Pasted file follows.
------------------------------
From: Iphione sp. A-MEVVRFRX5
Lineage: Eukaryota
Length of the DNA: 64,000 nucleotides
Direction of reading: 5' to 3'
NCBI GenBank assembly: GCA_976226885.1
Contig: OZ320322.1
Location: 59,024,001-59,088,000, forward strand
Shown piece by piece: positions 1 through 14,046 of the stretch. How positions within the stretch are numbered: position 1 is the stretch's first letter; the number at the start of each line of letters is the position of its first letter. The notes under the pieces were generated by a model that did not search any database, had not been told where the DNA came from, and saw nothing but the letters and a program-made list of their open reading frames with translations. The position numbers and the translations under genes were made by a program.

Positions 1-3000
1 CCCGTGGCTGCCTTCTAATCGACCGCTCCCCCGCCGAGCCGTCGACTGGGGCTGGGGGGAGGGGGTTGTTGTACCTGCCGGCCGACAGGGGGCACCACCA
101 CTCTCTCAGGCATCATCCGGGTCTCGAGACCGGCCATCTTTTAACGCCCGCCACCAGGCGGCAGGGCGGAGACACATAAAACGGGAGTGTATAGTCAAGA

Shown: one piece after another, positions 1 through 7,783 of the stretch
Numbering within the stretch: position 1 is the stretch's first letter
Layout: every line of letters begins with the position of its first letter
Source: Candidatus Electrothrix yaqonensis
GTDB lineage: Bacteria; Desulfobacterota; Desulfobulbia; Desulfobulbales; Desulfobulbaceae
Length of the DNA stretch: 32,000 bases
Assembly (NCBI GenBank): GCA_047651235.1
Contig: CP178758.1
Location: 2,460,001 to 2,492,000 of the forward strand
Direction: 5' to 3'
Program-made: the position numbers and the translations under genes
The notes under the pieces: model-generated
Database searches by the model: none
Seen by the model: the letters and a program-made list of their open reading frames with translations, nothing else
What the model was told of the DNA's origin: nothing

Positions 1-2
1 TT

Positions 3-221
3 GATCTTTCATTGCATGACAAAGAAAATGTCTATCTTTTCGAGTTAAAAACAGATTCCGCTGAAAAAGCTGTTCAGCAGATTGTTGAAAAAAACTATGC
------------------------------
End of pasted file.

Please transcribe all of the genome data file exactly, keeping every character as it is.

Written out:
From: Iphione sp. A-MEVVRFRX5
Lineage: Eukaryota
Length of the DNA: 64,000 nucleotides
Direction of reading: 5' to 3'
NCBI GenBank assembly: GCA_976226885.1
Contig: OZ320322.1
Location: 59,024,001-59,088,000, forward strand
Shown piece by piece: positions 1 through 14,046 of the stretch. How positions within the stretch are numbered: position 1 is the stretch's first letter; the number at the start of each line of letters is the position of its first letter. The notes under the pieces were generated by a model that did not search any database, had not been told where the DNA came from, and saw nothing but the letters and a program-made list of their open reading frames with translations. The position numbers and the translations under genes were made by a program.

Positions 1-3000
1 CCCGTGGCTGCCTTCTAATCGACCGCTCCCCCGCCGAGCCGTCGACTGGGGCTGGGGGGAGGGGGTTGTTGTACCTGCCGGCCGACAGGGGGCACCACCA
101 CTCTCTCAGGCATCATCCGGGTCTCGAGACCGGCCATCTTTTAACGCCCGCCACCAGGCGGCAGGGCGGAGACACATAAAACGGGAGTGTATAGTCAAGA

Shown: one piece after another, positions 1 through 7,783 of the stretch
Numbering within the stretch: position 1 is the stretch's first letter
Layout: every line of letters begins with the position of its first letter
Source: Candidatus Electrothrix yaqonensis
GTDB lineage: Bacteria; Desulfobacterota; Desulfobulbia; Desulfobulbales; Desulfobulbaceae
Length of the DNA stretch: 32,000 bases
Assembly (NCBI GenBank): GCA_047651235.1
Contig: CP178758.1
Location: 2,460,001 to 2,492,000 of the forward strand
Direction: 5' to 3'
Program-made: the position numbers and the translations under genes
The notes under the pieces: model-generated
Database searches by the model: none
Seen by the model: the letters and a program-made list of their open reading frames with translations, nothing else
What the model was told of the DNA's origin: nothing

Positions 1-2
1 TT

Positions 3-221
3 GATCTTTCATTGCATGACAAAGAAAATGTCTATCTTTTCGAGTTAAAAACAGATTCCGCTGAAAAAGCTGTTCAGCAGATTGTTGAAAAAAACTATGC